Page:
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THREE CHEERS
by
Suzanne Lee

We Lees value experience over longevity. My family accepts lifeís natural brevity, but the result of such knowledge is a rush to experience in infancy those vices enjoyed usually at leisure by luckier adults. The grisly fact of our premature expiration can be mapped as a series of stunted branches, of early deaths, of cirrhosis. The Lee gene is the witchís mark.

This legacy is so entrenched that it led my father once to exclaim, with some fairness, that at six my fate was pretty much sealed. (Particularly, it was the pure quality of my happy madness that predicted, Iím told, an early but ambitious preference for instability.)

ďJust put a drink in her hand, already,Ē Dad would bellow to his AA buddies with a laugh. (Also, maybe a sad, long-term resignation. When my father was eleven, his own father died young, his brain and liver turned to soup.)

I wasnít there for my dadís gritty, hopeless years—heís sober entirely in my accessible memory—but know plenty from legend. The best stories are the funny ones and involve no itchy shotguns in Bisbee or bloody blackouts in the heart of Mexico. I like the one where we drive for days with our black lab, Judge, to visit relatives, and upon arrival the dog promptly bites one of them; not because heís naturally aggressive, but because my father has taken all of the dogís tranquilizers for the trip, and it has been a long ride.

A courtiní story: my father joked about the party where he met my mother. With wistful good cheer, heíd boom, ďShe fished me out of a fire, me drunk and chewing LSD, and said ďThis is the man for me.Ē (Make no mistake: my fatherís first, true ultimately lone love among all drugs was alcohol; the rest, mere flings or accoutrements. With regards to LSD, my mother said the reason he stopped doing it was that one day he walked into the living room and he saw himself sitting on the couch.)

My mother lays claim to no such fated blood. The breezy insouciance of her own alcoholism merely aggravates and does not astound. Where addiction requires nourishment, I have little pity, and mother nursed her own with patient dedication. Boxes of bad wine changed to margaritas changed to whiskey. An amble, not a dash, and sloppy.

If I sound like an alcoholism snob, thatís because I am. My credentials for such derision are impeccable. I drank motherís perfume. At seventeen. Argue with that.

I drank maybe the equivalent of a shot and, two days later, woke up on the fifth floor of the hospital with a sore throat, and I shat charcoal. Iím told I was very, very upset the night of ingestion when others couldnít see the fabled amber waves of grain.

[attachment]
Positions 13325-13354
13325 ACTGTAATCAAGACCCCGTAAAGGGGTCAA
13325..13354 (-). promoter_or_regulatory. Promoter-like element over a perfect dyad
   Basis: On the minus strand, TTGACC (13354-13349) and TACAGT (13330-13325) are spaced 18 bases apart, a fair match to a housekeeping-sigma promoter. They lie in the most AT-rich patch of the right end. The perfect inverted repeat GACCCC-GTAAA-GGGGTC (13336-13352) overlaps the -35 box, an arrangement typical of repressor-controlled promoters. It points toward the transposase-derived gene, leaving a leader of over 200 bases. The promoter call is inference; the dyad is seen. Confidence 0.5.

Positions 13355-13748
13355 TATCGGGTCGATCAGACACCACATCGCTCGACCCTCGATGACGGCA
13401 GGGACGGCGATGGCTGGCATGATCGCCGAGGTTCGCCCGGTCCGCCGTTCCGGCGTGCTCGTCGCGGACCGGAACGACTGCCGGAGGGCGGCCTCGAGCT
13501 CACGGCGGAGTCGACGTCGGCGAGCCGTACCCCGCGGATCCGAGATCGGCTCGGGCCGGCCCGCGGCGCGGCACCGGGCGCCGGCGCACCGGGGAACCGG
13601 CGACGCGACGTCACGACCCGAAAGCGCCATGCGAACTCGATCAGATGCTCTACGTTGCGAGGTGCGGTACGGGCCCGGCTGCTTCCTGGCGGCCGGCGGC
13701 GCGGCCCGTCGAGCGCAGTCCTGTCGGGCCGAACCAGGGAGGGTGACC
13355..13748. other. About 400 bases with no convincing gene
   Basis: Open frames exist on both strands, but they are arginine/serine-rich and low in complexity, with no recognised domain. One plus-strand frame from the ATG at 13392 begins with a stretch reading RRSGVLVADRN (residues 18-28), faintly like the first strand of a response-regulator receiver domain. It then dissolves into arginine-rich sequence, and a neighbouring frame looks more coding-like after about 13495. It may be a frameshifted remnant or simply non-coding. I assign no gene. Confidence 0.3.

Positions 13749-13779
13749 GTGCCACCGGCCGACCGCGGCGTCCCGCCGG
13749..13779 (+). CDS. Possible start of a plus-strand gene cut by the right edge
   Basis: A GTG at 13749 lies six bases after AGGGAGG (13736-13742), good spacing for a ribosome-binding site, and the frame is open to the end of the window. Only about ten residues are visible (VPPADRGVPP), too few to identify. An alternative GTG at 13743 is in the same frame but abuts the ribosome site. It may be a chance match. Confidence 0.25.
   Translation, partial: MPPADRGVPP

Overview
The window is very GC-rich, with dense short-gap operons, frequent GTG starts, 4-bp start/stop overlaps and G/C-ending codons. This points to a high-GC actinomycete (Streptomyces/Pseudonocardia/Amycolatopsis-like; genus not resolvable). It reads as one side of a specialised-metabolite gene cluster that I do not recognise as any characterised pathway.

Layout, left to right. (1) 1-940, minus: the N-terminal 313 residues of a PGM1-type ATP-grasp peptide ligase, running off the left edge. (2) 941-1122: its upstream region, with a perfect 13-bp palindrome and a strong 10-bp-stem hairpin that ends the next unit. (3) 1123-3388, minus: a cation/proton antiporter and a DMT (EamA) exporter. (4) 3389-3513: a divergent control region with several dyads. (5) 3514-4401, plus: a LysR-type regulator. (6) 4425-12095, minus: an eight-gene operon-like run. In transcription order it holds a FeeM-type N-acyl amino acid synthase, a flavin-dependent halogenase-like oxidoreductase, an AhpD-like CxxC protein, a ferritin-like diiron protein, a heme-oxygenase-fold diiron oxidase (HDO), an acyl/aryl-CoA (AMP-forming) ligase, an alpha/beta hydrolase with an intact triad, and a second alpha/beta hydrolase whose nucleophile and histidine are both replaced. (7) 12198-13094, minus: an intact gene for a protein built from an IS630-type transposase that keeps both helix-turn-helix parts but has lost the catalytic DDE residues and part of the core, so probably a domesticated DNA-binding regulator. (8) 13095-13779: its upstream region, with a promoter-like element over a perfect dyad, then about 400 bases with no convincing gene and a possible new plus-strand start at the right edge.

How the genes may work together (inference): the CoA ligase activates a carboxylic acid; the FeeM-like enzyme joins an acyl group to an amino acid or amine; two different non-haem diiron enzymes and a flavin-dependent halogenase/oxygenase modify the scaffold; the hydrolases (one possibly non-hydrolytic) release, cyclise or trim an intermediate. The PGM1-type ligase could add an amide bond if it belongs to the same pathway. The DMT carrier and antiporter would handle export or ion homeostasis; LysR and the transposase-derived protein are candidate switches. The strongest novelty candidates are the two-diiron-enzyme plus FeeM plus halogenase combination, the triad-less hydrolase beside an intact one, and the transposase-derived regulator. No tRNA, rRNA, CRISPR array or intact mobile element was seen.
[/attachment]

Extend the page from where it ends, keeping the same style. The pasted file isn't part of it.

My mother did not change her perfume, and so for years I would enjoy the occasional wave of nausea when, from across the trailer, she sprayed its cheap boozy jasmine.

Worse, even: I drank a bottle of crŤme de menthe. Canít tell a spilled bottle from a puddle of vomit—looks the same whether it enters or departs, is what Iím saying. Smells the same, tastes the same. Is the same, really, since the stomach is smart and prevents any conceivable digestion, by means of automatic, vigorous expulsion. The result is a fast, tremendous wall of irradiated green, alive as grass, and glowing. The retching itself is interminable.

I am a vicious, terrible drunk. Only one tale Iíve ever encountered involves any kindness on my part. In it, I am sympathetic to an injured fence and worry over its health. This is as good as it gets.

I was quits with booze at eighteen, with a year-long hiccup moons later. I now suffer a little-known by-proxy condition that compels me to bully, push, bribe, whine, beg, tease—Just drink the damn thing, already! I grow anxious to the point of levitation. So I love to play bartender, and everyone knows never to let me do so.

My father died many years ago. His body was worn hard. My mother, though, a time back mistakenly burned her trailer down. She loves to talk smack about lushes, and tell of the alcoholics who bear little resemblance to her; the ones like me, who knew god in that first heavenly drink, who never needed to be coaxed. This difference reassures her where it should disgust.

My relatives, however inebriated, would prevent any attempt on my part to have a drink if I wanted one. Should I saunter over to the fridge with intent, my barely-conscious, heavy-lidded protectors would not be worried so much as angry, and I would feel it in their immediate tackle. How could I even think about drinking?

Truth is, I donít. The luxury of slow rot is not available, not for me. If it were, I know I would be unimaginably bombed right now, tomorrow and tomorrow and tomorrow, with no reason to quit and thus no thoughts of quitting.

And if I were there, I certainly wouldnít be here, thinking and sad, sober and telling.


Suzanne Lee lives in Las Cruces, New Mexico.



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